In the south-facing summer border Val grows oriental poppies, with Papaver orientale ‘Karine’ being a particular favourite, although most of her stock was lost due to mildew. She then went on to describe her autumn planting, which is around the edge of the garden and includes grasses, such as Miscanthus sinensis ‘Ferner Osten’ and Calamagrostis acutiflora ‘Karl Foerster’, along with Kniphofia rooperi and perovskia, which surprised her by its ability to cope with the harsh conditions. However, grasses such as pennisetum and also penstemons do not seem able to cope, due to the high rainfall.

To help plants which require somewhat drier conditions, Val places rocks around plantings of salvias and Stipa tenuissima. The rocks reflect heat up on to the plants.

Little mention of colour was made during her talk, although Val believes red to be of particular value in the winter garden and seems to ‘pull’ all other colours together. Malus x robusta ‘Red Sentinel’ and the hips of roses being favourites.

It was very interesting to hear first-hand the experiences of such a knowledgeable hardy planter, gardening in what sound like quite inhospitable circumstances.

Jeanette Lerwill

Late Summer Colour

Late Summer Colour

A report by Robert Lines on our meeting in October 2019 when Derry Watkins spoke on ‘Late Summer Colour’ 

A fine and dry afternoon displaying some good autumn colour provided an appropriate backdrop to Derry’s talk. She started by saying that although the arrival of spring rightly galvanises all keen gardeners into action, the potential downside is that gardens that bloom in April, May or June can become rather drab by the summer. As summer is a great time to be in and to enjoy the garden, her message was to make sure it was colourful! To this end, Derry professed a liking for plants that bloom from June onwards and into autumn. As illustration, she devoted her talk to the attributes of about 60 plants taken from her garden.

I have to say that I was impressed by her wide selection and sharp slides but unfortunately space limits a description of them all, so I have picked a number of plants that particularly appealed to me.

Heptacodium miconioides, a favourite tree of Derry’s. Elegant drooping leaves and fragrant white flowers certainly catch the attention, but after petal fall at first frosts the calyxes remain and turn gradually to burgundy. Furthermore, in winter some of the young branches turn red and, as a bonus, scarlet berries are occasionally produced. See image above.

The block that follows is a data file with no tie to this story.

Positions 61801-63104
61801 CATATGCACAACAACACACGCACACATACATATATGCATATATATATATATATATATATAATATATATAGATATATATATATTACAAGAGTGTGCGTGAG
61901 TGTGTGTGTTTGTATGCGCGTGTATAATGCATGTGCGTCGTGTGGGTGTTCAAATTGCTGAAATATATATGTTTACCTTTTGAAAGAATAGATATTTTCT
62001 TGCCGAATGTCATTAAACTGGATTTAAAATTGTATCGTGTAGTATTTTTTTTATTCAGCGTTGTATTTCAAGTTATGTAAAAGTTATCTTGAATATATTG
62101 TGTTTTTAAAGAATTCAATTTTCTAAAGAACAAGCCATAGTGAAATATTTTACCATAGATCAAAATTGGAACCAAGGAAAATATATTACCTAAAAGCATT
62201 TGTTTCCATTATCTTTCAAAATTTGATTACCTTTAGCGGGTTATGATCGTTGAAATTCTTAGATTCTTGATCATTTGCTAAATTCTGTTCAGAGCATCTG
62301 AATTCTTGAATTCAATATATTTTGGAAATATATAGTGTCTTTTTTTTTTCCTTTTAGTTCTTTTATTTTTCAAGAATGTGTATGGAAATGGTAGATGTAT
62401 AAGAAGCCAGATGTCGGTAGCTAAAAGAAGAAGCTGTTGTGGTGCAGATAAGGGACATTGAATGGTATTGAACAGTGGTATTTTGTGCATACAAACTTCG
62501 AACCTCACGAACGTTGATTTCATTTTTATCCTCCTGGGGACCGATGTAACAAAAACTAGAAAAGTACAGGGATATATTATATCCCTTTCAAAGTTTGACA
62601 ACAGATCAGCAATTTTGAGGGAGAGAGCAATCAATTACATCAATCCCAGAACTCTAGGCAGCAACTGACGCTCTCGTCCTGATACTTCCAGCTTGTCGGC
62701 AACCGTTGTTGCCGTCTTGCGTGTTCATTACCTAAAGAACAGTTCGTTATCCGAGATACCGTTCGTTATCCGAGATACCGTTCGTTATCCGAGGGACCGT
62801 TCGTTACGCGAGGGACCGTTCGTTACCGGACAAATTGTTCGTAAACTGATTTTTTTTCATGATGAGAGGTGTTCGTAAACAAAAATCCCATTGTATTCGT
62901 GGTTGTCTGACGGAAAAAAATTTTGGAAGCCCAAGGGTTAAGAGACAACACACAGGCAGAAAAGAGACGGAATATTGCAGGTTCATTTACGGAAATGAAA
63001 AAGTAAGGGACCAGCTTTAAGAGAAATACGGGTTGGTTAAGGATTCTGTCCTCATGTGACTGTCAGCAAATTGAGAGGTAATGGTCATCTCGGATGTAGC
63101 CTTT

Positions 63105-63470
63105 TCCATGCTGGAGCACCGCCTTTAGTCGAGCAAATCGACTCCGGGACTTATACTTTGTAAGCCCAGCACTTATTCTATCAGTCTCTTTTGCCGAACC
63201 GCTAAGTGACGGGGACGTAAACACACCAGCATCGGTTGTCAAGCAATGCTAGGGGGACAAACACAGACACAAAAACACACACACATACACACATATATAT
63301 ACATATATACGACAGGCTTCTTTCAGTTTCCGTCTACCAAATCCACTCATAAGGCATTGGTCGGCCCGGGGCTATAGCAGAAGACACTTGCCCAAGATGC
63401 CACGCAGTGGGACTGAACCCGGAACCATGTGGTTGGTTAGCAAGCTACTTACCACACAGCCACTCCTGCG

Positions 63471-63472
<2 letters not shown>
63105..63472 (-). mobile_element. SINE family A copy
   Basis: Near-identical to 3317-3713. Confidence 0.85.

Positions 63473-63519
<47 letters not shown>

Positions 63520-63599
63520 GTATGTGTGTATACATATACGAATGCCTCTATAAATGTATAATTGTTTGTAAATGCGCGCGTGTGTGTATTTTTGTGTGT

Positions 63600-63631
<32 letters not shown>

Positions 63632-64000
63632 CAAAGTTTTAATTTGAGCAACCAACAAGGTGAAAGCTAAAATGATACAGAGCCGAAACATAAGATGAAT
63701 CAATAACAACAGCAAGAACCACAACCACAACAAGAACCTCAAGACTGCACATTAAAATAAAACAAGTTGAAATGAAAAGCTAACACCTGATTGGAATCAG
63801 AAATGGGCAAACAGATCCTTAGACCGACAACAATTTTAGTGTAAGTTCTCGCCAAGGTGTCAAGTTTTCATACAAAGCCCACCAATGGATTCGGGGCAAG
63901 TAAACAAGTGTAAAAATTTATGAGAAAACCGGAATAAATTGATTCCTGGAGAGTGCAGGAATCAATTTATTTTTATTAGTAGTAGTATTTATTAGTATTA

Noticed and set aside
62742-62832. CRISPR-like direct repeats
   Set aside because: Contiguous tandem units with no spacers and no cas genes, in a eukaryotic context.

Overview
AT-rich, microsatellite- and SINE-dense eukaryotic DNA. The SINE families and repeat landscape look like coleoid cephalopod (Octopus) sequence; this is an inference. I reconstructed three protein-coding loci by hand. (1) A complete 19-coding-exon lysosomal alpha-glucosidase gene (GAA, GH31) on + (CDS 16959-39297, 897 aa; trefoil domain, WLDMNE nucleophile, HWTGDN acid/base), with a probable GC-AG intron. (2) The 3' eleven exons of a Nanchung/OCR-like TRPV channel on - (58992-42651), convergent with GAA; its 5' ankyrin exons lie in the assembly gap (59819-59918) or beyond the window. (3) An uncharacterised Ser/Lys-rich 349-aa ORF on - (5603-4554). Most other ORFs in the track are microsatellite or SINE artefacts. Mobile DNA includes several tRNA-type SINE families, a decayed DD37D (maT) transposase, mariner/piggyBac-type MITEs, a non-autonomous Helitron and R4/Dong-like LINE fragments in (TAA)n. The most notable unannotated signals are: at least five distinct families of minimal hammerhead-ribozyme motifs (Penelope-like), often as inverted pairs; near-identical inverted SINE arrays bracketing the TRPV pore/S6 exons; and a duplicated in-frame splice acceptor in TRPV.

Veronicastrum virginicum ‘Album’ (to 5ft). Described as a handsome self-supporting plant that has elegant white spires of flowers in midsummer, then dark seed heads that last through the winter.
Romneya coulteri or California Tree Poppy (to 5ft) with large white flowers in July and August. It likes poor soil but is prone to flop! Can be invasive once established and resents root disturbance.
Phlox paniculata ‘Blue Paradise’. Derry commented that this was her favourite phlox – fragrant blue lilac flowers that really stand out in the evening light, flowering from July to September.
Thalictrum delavayi ‘Splendide’. Clouds of purple flowers on burgundy stems from a lacy mass of green foliage. July, 4-5ft.
Selinum wallichianum. Blooms in late summer with large white umbels and purple flushed leaves, to 4ft.
Hesperantha (formerly Schizostylis) coccinea ‘Major’ (crimson flag lily). A great plant for the autumn producing large red flowers on stiff stems. Likes sunny positions in moist soil.
Aconitum carmichaelii ‘Arendsii’. Rich blue flowers in branched panicles from early to mid-autumn, 4ft. Derry pointed out that, like the phlox, the flowers really glow in the low autumn light.
Crocosmia paniculata ‘Cally Sword’. Grown for its form and foliage with huge pleated leaves and heads of orange flowers, 5ft. Good for a mid-border location.
Amsonia illustris. The light blue flowers in open panicles are produced in late spring and early summer, but its real beauty is revealed in the autumn, when the leaves turn to gold.
Hylotelephium (formerly Sedum) ‘Red Cauli’. Magnificent raspberry-red flowers on arching purple-red stems in late summer, attractive purple-grey foliage. Height 1ft, spread 2ft. What’s not to like!

Although Derry focused on late summer colour, she did mention some plants that provide interest during the winter months:

Corydalis temulifolia ‘Chocolate Stars’. Derry’s favourite winter foliage plant – green summer leaves turn chocolatey then red in spring, while striking dusty-violet flowers appear from February to May. Good in any aspect.
Arum italicum subsp. italicum ’Marmoratum’. Dormant in the summer, but from September produces up to 18inch-long spear-shaped, mid-green, cream-veined leaves that last all winter. White spathes emerge in the spring, followed by red berries if planted in a sunny position.

This was an engaging talk, much appreciated by the audience, and supported with a great range of plants for sale from Derry’s nursery.

Chapel House

Chapel House

A report by Paul Verrall on our garden visit in September to Chapel House in Ramsgate. (more…)

Woods Ley

Woods Ley

A report by Peter Jacob on our garden visit in September to Woods Ley in Ash. (more…)

Norton Court

Norton Court

A report by Geraldine Fish on our garden visit in August to Norton Court in Teynham. (more…)

The Ridings

The Ridings

A report by Paul Ingleton on our garden visit in July to The Ridings in Chestfield. (more…)